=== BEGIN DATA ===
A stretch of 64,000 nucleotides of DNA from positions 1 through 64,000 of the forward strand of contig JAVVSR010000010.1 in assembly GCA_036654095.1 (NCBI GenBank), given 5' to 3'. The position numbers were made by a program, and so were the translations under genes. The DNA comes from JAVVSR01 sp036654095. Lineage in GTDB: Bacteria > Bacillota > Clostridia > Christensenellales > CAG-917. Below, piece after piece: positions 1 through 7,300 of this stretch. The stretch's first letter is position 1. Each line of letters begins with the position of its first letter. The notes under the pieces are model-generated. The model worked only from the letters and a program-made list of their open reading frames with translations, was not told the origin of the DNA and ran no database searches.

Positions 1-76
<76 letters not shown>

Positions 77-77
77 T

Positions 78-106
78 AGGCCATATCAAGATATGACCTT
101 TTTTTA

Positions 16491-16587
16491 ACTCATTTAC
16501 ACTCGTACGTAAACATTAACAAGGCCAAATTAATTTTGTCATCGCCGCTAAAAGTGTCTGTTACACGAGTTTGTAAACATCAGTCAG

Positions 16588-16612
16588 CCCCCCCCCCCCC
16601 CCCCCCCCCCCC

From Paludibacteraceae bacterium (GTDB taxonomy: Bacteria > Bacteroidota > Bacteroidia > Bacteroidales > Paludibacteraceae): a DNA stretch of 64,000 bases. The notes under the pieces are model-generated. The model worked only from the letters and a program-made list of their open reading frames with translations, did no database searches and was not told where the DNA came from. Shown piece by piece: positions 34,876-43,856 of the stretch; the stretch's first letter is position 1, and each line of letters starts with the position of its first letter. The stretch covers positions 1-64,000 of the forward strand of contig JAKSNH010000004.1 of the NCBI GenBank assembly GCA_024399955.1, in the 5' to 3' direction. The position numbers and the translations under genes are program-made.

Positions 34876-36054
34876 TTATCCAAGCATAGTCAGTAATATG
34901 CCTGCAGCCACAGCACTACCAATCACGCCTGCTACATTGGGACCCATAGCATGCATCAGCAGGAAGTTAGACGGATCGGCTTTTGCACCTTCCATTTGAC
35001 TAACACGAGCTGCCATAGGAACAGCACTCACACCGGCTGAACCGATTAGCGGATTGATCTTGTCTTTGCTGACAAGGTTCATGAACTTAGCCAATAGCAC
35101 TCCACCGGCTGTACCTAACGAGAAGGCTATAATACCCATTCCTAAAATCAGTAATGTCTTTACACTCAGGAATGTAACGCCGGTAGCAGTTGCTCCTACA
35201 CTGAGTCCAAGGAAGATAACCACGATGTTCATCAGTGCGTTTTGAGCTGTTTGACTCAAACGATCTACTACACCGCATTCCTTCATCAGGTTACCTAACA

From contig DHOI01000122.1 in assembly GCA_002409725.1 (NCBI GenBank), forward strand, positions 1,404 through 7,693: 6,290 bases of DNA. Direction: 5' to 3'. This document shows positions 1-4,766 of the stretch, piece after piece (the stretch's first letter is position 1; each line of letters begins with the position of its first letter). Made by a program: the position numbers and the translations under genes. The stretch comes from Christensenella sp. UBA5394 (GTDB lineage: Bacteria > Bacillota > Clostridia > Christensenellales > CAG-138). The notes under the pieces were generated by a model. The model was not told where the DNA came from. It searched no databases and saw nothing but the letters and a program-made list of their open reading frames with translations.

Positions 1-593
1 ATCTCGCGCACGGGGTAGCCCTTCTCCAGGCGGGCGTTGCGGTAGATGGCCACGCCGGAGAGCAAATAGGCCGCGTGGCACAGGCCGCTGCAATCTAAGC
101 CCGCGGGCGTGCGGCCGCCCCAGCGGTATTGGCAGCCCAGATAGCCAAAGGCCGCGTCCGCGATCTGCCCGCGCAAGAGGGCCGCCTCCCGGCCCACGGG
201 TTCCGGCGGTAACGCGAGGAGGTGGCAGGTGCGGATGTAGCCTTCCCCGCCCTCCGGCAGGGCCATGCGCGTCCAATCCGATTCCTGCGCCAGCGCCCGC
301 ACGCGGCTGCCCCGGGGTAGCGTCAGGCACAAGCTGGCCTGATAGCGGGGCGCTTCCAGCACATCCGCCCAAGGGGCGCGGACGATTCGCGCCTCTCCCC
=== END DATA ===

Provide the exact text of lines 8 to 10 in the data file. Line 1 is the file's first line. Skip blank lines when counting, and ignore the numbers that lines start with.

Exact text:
101 TTTTTA

Positions 16491-16587
16491 ACTCATTTAC